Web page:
The causal relationship between serum ferritin and metabolic syndrome (MetS) remains inconclusive. Dietary iron intake increases serum ferritin. The objective of this study was to evaluate associations of total, heme, and nonheme dietary iron intake with MetS and its components in men and women in metropolitan China. Data from 3099 participants in the Shanghai Diet and Health Survey (SDHS) obtained during 2012–2013 were included in this analysis. Dietary intake was assessed by 24-h diet records from 3 consecutive days. Multivariate generalized linear mixed models were used to evaluate the associations of dietary iron intake with MetS and its components. After adjustment for potential confounders as age, sex, income, physical exercise, smoking status, alcohol use, and energy intake, a positive trend was observed across quartiles of total iron intake and risk of MetS (p for trend = 0.022). Compared with the lowest quartile of total iron intake (<12.72 mg/day), the highest quartile (≥21.88 mg/day) had an odds ratio (95% confidence interval), OR (95% CI), of 1.59 (1.15,2.20). In addition, the highest quartile of nonheme iron intake (≥20.10 mg/day) had a 1.44-fold higher risk of MetS compared with the lowest quartile (<11.62 mg/day), and higher risks of MetS components were associated with the third quartiles of total and nonheme iron intake. There was no association between heme iron intake and risk of MetS (p for trend = 0.895). Associations for total and nonheme iron intake with MetS risk were found in men but not in women. Total and nonheme dietary iron intake was found to be positively associated with MetS and its components in the adult population in metropolitan China. This research also revealed a gender difference in the association between dietary iron intake and MetS. Full article
(This article belongs to the Special Issue Iron Intake and Human Health)
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Open AccessArticle Iron (II) Citrate Complex as a Food Supplement: Synthesis, Characterization and Complex Stability
Nutrients 2018, 10(11), 1647; https://doi.org/10.3390/nu10111647
Received: 15 September 2018 / Revised: 27 October 2018 / Accepted: 29 October 2018 / Published: 3 November 2018
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Abstract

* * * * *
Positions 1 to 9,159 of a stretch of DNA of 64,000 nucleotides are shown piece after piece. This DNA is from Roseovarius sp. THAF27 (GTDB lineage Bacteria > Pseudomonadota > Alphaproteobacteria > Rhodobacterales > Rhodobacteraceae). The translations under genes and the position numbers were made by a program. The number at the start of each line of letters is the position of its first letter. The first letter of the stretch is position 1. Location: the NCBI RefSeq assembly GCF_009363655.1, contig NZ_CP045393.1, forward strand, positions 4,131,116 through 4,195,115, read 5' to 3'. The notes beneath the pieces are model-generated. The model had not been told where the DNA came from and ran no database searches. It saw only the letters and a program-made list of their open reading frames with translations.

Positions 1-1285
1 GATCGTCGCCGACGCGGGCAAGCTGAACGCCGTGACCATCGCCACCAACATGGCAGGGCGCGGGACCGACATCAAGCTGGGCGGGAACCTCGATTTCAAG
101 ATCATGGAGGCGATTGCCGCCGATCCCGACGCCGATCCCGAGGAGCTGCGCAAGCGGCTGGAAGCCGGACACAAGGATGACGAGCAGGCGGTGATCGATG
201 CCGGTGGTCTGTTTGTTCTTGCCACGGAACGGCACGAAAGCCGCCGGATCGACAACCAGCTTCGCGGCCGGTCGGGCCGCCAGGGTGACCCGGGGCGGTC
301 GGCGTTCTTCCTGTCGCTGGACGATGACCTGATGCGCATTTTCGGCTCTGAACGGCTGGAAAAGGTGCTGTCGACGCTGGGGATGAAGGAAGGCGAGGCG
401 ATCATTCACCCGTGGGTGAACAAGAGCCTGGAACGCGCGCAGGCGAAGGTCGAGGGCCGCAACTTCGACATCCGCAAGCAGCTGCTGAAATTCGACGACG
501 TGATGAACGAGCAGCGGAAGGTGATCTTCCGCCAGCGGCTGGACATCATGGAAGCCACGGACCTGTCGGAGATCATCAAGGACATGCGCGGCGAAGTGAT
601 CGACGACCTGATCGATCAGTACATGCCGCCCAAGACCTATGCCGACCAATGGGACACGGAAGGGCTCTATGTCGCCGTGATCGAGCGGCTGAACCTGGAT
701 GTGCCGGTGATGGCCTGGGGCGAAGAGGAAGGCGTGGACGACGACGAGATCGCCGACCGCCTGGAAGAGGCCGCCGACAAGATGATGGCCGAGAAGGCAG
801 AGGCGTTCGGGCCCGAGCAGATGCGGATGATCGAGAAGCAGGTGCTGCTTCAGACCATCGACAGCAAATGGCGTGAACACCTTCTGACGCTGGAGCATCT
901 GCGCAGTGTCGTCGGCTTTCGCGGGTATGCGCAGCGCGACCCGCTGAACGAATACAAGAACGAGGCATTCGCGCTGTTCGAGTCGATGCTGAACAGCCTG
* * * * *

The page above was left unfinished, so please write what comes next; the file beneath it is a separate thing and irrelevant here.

Iron deficiency represents a widespread problem for a large part of the population, especially for women, and has received increasing attention in food/supplement research. The contraindications of the iron supplements commercially available (e.g., imbalances in the levels of other essential nutrients, low bioavailability,
[...] Read more.
Iron deficiency represents a widespread problem for a large part of the population, especially for women, and has received increasing attention in food/supplement research. The contraindications of the iron supplements commercially available (e.g., imbalances in the levels of other essential nutrients, low bioavailability, etc.) led us to search for a possible alternative. In the present work, a rapid and easy method to synthetize a solid iron (II) citrate complex from iron filings and citric acid was developed to serve, eventually, as a food supplement or additive. In order to state its atomic composition and purity, an assortment of analytical techniques was employed (e.g., combustion analysis, thermogravimetry, X-ray diffractometry, UV/Vis spectrophotometry, etc.). Results demonstrate that the synthesized crystalline solid corresponds to the formula FeC6H6O7∙H2O and, by consequence, contains exclusively iron (II), which is an advantage with respect to existing commercial products, because iron (II) is better absorbed than iron (III) (high bioavailability of iron). Full article
(This article belongs to the Special Issue Iron Intake and Human Health)
Figures

Graphical abstract